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Professorship for Comparative Cultural and Social Anthropology

The academic field of ‚Comparative Cultural and Social Anthropology‘ addresses dynamic cultural horizons of meaning production and social processes in contemporary societies, which we approach not only comparatively but also in their transnational dimensions and historical entanglements.

At many other German universities, this field can often be found under the disciplinary headings of ethnology or the older term ”Völkerkunde”. By foregrounding the concept of anthropology at the European University Viadrina, we emphasize that our field or discipline does not limit itself to the study of nationally or ethnically framed ‚cultures‘ in the plural, and aim to critically reflect upon and transform these problematic traditions. What is more, we conceptualize culture(s) not as stable, long-lasting ‚systems‘ of norms, values, ways of thinking etc., but rather as discursive fields in which norms, values and interpretations are contested, institutionalized but also challenged and transformed. Acknowledging the historical responsibility of the early discipline of anthropology and ethnology in its support for European colonialism and its long-lasting effects on Western knowledge production, we critically engage this legacy by drawing on post- and decolonial perspectives.

As a team at the professorship of Comparative Social and Cultural Anthropology, we are particularly interested in critically analyzing the power dynamics that enable to enforce particular cultural meanings as supposedly natural, god-given, morally required or without alternative, and that are involved in the production of structural, institutional and lifeworld-centered social inequalities. In our teaching and research, we focus on racism, antisemitism, islamophobia, class relations, gender orders and sexual diversity, and on how these structures and orders are produced, experienced and challenged. We understand these different dimensions of socially, politically and culturally effective inequalities as complex, interrelated, and intersectionally articulated.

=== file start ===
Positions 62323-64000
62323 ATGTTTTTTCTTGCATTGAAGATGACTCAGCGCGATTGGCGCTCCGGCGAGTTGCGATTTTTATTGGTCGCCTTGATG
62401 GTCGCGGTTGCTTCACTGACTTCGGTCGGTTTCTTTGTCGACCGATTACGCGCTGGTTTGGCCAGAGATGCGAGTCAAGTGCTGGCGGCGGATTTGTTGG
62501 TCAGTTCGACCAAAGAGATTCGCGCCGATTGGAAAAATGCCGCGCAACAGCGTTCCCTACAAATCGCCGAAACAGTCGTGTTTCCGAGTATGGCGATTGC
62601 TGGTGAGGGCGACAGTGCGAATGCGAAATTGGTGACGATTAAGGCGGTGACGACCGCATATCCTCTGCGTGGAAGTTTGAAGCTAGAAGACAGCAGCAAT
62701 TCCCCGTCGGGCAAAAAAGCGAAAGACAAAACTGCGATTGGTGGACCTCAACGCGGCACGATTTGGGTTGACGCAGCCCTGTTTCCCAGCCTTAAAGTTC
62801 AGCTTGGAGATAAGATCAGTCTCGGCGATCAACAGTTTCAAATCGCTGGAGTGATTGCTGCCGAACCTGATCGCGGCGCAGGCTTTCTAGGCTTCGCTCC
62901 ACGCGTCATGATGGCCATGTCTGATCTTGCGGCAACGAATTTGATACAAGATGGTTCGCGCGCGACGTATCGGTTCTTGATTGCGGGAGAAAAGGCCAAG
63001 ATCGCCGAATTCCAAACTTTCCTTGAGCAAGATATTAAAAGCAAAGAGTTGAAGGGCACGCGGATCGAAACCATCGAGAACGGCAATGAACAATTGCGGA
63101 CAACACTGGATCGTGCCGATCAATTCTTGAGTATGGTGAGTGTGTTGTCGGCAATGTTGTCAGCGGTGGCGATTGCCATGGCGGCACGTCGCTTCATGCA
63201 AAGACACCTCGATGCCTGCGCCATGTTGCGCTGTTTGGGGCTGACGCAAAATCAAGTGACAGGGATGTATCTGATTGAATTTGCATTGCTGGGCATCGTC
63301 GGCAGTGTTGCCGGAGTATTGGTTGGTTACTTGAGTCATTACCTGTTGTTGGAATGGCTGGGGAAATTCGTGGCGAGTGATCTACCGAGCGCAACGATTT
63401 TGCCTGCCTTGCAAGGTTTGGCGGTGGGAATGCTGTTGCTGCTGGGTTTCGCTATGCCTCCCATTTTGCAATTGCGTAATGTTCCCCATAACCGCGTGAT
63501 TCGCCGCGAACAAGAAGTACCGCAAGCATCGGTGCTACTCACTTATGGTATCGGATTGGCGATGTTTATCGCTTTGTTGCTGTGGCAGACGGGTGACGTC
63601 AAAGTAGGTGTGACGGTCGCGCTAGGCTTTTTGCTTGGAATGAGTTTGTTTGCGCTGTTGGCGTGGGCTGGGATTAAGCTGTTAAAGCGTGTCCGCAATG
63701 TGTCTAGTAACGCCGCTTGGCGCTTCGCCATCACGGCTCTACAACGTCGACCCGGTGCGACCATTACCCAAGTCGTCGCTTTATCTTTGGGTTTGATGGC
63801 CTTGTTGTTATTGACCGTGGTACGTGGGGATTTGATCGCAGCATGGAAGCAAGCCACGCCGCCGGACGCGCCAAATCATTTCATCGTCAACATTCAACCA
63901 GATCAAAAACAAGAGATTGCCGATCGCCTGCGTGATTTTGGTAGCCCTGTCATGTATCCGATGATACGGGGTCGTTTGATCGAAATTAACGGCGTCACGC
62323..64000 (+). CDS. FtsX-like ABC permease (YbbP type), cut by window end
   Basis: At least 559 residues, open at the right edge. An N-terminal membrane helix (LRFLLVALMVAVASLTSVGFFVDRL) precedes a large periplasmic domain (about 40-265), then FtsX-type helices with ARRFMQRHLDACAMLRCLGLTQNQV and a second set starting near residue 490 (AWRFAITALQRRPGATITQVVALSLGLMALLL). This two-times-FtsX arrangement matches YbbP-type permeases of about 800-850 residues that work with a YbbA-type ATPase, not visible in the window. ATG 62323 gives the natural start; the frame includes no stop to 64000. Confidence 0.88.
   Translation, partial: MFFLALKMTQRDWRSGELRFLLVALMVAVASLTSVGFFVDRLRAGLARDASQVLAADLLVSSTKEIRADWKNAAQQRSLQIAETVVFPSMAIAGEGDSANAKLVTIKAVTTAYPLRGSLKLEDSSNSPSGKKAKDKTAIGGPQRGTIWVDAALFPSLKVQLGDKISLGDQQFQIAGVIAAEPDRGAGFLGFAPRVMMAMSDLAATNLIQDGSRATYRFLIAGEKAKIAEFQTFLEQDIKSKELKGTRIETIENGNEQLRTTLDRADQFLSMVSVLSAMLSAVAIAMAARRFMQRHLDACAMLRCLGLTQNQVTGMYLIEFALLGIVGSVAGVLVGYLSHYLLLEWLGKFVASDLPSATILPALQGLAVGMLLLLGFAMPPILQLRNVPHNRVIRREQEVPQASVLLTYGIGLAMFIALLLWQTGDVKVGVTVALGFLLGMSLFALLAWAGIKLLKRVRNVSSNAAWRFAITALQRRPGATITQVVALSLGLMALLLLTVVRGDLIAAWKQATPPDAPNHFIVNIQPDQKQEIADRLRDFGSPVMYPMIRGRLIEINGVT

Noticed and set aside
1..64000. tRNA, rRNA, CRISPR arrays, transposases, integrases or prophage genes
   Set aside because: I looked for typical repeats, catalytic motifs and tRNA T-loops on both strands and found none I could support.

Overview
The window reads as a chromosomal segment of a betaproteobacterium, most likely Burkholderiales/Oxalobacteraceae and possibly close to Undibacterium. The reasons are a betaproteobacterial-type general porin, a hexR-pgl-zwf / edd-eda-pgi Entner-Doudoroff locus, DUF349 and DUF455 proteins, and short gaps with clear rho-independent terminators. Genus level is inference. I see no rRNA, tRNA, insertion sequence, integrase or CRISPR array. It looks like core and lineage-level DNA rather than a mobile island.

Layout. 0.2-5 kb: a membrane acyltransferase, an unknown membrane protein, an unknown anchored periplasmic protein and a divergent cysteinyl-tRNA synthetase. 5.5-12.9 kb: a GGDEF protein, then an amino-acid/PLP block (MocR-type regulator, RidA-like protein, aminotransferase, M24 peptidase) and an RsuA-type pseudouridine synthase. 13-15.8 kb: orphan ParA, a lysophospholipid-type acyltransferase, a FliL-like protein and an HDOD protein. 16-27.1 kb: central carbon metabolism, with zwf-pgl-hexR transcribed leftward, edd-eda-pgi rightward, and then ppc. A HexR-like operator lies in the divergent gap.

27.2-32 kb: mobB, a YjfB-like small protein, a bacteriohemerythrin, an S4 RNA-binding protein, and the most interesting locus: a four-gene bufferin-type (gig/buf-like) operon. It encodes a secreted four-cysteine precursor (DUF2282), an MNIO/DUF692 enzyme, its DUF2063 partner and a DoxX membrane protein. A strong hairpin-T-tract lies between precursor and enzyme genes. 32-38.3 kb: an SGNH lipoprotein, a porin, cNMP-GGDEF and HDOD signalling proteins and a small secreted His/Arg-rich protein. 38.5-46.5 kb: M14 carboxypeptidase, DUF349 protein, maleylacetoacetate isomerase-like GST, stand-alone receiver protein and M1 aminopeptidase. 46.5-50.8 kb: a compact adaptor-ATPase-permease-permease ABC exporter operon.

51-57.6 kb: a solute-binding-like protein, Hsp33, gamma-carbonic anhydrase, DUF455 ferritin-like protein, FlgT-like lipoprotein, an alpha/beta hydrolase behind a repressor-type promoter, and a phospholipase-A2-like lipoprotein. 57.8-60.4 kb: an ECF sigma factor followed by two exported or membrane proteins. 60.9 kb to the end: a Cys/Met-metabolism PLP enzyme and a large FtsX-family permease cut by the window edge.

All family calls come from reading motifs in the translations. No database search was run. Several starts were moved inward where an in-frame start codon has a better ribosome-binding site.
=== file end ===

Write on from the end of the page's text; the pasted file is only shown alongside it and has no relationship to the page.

Another central area of research within the team is represented by migration and border studies, which we study conceptually, historically and geopolitically mainly in reference to the EU and adjoining third countries, but also the post-soviet space. In different research projects, we address questions of migration and inclusion in multicultural societies, the transformation of European border regimes, with cultural change and political conflict in border regions, with international retirement migration, with migration and public health policies, with the dynamics of exile cultures, and with urban postmigrant youth cultures.

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